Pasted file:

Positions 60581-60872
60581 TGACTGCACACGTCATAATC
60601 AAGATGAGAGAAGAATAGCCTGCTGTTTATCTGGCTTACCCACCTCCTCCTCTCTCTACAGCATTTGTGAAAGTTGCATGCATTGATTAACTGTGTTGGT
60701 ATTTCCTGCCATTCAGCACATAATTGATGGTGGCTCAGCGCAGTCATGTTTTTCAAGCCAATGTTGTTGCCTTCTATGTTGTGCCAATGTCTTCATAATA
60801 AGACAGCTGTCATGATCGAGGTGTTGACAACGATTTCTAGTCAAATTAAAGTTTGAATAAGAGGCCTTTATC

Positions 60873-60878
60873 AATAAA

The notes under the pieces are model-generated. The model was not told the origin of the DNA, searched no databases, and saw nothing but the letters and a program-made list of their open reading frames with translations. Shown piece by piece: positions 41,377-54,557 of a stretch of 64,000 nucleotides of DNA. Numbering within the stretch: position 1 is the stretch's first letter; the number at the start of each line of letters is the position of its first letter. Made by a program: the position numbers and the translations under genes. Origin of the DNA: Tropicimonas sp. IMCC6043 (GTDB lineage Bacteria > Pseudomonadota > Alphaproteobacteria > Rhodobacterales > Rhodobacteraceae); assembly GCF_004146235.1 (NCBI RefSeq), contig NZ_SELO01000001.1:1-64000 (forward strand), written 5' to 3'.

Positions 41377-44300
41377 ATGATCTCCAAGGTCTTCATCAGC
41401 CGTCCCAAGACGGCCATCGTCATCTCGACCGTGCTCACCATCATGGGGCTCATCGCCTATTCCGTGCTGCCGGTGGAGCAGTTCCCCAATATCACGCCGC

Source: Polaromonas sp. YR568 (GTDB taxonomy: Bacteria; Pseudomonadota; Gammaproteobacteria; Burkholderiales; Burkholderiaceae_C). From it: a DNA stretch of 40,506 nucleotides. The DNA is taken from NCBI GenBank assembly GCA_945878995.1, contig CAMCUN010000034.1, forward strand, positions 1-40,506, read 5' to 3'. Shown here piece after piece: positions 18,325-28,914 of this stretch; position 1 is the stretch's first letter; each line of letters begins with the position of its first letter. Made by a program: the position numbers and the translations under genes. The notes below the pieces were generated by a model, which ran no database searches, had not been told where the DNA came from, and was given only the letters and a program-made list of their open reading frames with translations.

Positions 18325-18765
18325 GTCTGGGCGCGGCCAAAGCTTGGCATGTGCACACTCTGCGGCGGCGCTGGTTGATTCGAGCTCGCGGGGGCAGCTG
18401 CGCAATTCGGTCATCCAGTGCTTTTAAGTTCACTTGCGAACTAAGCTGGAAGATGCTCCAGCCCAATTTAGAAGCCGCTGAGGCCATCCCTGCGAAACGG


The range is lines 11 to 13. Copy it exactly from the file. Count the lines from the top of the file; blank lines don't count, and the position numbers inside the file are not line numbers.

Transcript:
41401 CGTCCCAAGACGGCCATCGTCATCTCGACCGTGCTCACCATCATGGGGCTCATCGCCTATTCCGTGCTGCCGGTGGAGCAGTTCCCCAATATCACGCCGC

Source: Polaromonas sp. YR568 (GTDB taxonomy: Bacteria; Pseudomonadota; Gammaproteobacteria; Burkholderiales; Burkholderiaceae_C). From it: a DNA stretch of 40,506 nucleotides. The DNA is taken from NCBI GenBank assembly GCA_945878995.1, contig CAMCUN010000034.1, forward strand, positions 1-40,506, read 5' to 3'. Shown here piece after piece: positions 18,325-28,914 of this stretch; position 1 is the stretch's first letter; each line of letters begins with the position of its first letter. Made by a program: the position numbers and the translations under genes. The notes below the pieces were generated by a model, which ran no database searches, had not been told where the DNA came from, and was given only the letters and a program-made list of their open reading frames with translations.

Positions 18325-18765